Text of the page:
B.K. Behera, J.
1. The respondent, serving as a Tube-well Mechanic attached to the Korkonda Block, stood charged under See. 376 and 457 of the Indian Penal Code for having committed rape after breaking open the house of the victim Saibani (P.W. 6), then working as a Lady Sweepress in the Public Health Centre at the same place, On a consideration of the evidence, the learned trial Judge has found that neither of the two charges had been established.
2. In an appeal against acquittal, no interference is called for unless the findings recorded by the trial Court are found to be unreasonable, perverse or unfounded. Even if another view can be taken in favour of the prosecution, the order of acquittal is not to be interfered with.
3. I have heard the learned counsel for both the sides. At the stage of hearing, the learned Standing Counsel has fairly and justifiably submitted that the respondent was entitled to the benefit of doubt in the facts and circumstances of the case.
4. The occurrence had allegedly taken place during the night of August 10/11, 1980 at about 1 00 A. M. Earlier to the occurrence, fire respondent, it was alleged, had suggested to P. W. 6 to marry her and she had declined saying that she would marry the person chosen by her parents. While she was alone asleep in her house by closing the door, the respondent, as alleged, opened the door by removing the latch by pushing his hand from outside, pounced upon P. W. 6 who was sleeping on a cot with a mosquito-net covering her by opening a portion of the mosquito-net, gagged her mouth, slapped and threatened her and then ravished her.
5. As has been noticed by the learned trial Judge, it was highly unlikely that P.W. 6, a young lady that she was being aged about twenty-two years then sleeping alone in the house, would have slept without taking adequate care to properly close the door by locking it from inside. The learned Judge, for the reasons recorded in the judgment, has observed that it was highly likely that the door had not been properly closed thereby affording an opportunity to the respondent to visit her during the night. This finding recorded by the trial Court cannot be said to be unreasonable.
6. Notice has rightly been taken by the learned trial Judge that although the allegation of P. W. 6 was that she had been ravished without her consent and against her will and there had been a tussle, in the course of which the respondent had tried to pull out the blouse on the person of P. W. 6, no tearing had been noticed in the blouse and there was no damage to it. There was no damage to the mosquito-net either. The medical evidence would show that P. W. 6 was healthier than the respondent. The latter was aged about twenty-four years then. The evidence of P. W. 6 in the Court that her mouth had been gagged and that the respondent had dealt a slap on her for which she remained afraid could not be accepted as neither in the first information report nor in her statement in the course of investigation, she has stated about it. In the circumstances of the case and in the context these omissions would amount to contradictions within the meaning of the Explanation to Section 162 of the Code of Criminal Procedure. If her mouth had not been gagged and she had not been slapped, she would have offered resistance in which case, injuries would have been noticed on the private parts of the respondent and P. W. 6, but there was none. There was but one injury, viz. a nail mart on the neck of the respondent which, as rightly noticed by the learned trial Judge, could not point to his guilt and could not be said to be incompatible with his innocence. P. W. 6 had sustained no injury on her person.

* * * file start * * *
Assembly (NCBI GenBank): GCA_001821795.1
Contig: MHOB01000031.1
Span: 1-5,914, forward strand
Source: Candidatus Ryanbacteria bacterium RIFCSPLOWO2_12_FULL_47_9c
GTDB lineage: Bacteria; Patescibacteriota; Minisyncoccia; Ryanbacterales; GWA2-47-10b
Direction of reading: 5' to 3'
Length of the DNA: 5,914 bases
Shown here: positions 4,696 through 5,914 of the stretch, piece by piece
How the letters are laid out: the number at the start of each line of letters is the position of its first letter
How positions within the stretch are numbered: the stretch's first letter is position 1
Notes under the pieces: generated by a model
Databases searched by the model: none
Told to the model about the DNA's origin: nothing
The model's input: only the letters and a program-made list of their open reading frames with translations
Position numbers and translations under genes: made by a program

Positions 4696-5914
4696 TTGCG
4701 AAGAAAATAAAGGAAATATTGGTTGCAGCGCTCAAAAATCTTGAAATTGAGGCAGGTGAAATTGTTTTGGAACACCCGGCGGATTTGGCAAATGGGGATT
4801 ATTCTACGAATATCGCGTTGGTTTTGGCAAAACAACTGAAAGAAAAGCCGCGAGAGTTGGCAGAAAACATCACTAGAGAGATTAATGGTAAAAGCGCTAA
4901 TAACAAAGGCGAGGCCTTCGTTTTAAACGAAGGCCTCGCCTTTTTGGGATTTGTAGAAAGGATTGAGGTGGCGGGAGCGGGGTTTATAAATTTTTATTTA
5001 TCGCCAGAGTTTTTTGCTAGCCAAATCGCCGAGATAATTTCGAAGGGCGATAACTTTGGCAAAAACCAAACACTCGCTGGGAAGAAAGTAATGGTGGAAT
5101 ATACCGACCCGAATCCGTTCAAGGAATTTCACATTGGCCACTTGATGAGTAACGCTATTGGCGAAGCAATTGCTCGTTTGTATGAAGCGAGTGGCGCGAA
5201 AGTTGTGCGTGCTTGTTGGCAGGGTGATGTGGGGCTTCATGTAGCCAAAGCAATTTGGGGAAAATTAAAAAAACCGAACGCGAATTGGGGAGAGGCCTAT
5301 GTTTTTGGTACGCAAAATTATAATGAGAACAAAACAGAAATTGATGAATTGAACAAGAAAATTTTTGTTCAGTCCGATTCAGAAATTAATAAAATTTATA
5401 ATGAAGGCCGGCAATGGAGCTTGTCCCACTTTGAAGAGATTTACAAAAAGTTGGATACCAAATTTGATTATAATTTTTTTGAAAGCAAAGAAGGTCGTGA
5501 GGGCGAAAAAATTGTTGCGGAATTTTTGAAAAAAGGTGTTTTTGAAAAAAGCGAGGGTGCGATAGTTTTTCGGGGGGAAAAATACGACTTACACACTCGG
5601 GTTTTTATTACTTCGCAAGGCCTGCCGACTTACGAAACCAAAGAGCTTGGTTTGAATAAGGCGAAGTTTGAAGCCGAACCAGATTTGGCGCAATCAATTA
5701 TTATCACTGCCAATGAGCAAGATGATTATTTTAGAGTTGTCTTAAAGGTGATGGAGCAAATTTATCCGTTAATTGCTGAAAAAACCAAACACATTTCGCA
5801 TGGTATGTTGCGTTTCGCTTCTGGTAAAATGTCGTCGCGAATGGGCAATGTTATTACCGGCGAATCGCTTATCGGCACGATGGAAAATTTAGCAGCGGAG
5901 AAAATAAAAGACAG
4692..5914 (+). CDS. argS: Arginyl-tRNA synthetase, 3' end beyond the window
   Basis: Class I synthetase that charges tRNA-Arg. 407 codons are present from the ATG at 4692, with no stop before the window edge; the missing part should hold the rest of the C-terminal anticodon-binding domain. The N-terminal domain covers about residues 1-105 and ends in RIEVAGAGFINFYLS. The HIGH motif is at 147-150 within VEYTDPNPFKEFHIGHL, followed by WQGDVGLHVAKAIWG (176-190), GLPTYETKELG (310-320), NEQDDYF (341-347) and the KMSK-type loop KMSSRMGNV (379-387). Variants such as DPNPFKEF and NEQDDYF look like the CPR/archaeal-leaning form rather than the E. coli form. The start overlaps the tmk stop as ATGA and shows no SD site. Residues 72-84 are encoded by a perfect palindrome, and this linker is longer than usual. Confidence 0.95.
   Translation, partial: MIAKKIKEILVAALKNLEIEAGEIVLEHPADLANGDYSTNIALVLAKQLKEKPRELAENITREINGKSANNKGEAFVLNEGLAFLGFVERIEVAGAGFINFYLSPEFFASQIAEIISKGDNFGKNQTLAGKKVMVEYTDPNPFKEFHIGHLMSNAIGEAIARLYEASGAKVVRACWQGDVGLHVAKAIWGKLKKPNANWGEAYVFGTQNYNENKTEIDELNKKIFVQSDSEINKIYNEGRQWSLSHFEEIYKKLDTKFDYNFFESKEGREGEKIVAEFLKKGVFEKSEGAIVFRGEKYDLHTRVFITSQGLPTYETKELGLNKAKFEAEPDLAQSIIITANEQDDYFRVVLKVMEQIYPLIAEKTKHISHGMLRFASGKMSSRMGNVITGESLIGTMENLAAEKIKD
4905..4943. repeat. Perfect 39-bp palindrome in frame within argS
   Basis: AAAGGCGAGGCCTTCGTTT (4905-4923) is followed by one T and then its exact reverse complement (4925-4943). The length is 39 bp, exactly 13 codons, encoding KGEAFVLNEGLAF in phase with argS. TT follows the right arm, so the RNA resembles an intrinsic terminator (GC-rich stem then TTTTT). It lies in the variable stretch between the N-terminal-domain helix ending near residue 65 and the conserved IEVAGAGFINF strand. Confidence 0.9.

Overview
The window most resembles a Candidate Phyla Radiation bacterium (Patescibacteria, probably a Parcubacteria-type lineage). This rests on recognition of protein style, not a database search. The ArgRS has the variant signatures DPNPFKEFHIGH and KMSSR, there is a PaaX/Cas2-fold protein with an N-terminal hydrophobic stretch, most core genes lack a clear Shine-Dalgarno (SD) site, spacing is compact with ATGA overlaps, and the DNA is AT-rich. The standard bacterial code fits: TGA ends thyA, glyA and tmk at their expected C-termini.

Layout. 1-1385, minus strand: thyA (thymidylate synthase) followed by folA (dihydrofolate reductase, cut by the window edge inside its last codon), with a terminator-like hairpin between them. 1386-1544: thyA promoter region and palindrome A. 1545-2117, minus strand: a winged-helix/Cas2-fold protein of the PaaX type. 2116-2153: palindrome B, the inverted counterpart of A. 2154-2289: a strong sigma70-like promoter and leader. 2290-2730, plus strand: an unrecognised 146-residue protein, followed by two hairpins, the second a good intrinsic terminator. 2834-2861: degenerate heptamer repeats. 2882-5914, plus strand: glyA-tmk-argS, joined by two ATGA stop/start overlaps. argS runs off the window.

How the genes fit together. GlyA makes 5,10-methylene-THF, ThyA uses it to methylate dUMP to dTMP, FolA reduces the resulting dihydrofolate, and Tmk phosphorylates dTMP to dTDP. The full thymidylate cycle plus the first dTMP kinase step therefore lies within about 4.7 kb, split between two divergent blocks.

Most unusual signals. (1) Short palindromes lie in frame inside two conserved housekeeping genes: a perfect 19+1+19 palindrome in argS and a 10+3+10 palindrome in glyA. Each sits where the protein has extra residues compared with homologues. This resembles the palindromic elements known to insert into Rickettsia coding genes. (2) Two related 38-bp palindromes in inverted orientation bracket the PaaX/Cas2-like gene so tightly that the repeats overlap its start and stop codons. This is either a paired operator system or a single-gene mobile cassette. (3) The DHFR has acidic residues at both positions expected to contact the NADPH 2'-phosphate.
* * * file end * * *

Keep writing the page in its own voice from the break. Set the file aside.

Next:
7. As observed by the learned trial Judge, in an unguarded moment, P. W. 6 had blurted out in her cross-examination that at the time of the sexual intercourse, the respondent had both his hands on her shoulder and she had her hands on the shoulder of the respondent. This among other circumstances would show that if the respondent had sexual intercourse with P. W. 6, it might have been with the consent of the latter not against her will and without her consent.
8. P. W. 6 did not inform anyone about the occurrence during the night and even on the day following, when she went out for duty in the morning, she did not inform anyone and not even P. W. 10 with whom she had been chitchatting prior to the occurrence. She had made a belated statement to P. W. 4 on who3e advice she lodged the first information report. Some delay in lodging the first information report in order to bring the culprit to book in a case of rape cannot be said to be unusual as the tendency of the victim may be to suppress the fact and to save her prestige, but regard being had to the circumstances of the case narrated above and the fact that she had been functioning in an office, she would normally have reported about the occurrence against another public servant to her superiors soon after it and she had not done so.
9. True it is that the respondent had denied the charges and had not pleaded that she had sexual intercourse with P.W. 6 with her consent. But as has been laid down by the Supreme Court in the case of Pratap Misra and others v. State of Orissa A. I. R. 1977 S. C. 1307 even if a plea of consent has not been pleaded, such a plea can be raised and accepted if it can be spelt out on the evidence. The view of the trial Court that the case was one of consent and not one of outrageous sexual assault without the consent and against the will of P. W. 6 cannot be said to be unfounded on the evidence on record.
10. For the reasons aforesaid, I am of the view that the charges had not been brought home to the respondent and he was entitled to an acquittal.
11. The appeal fails and is dismissed.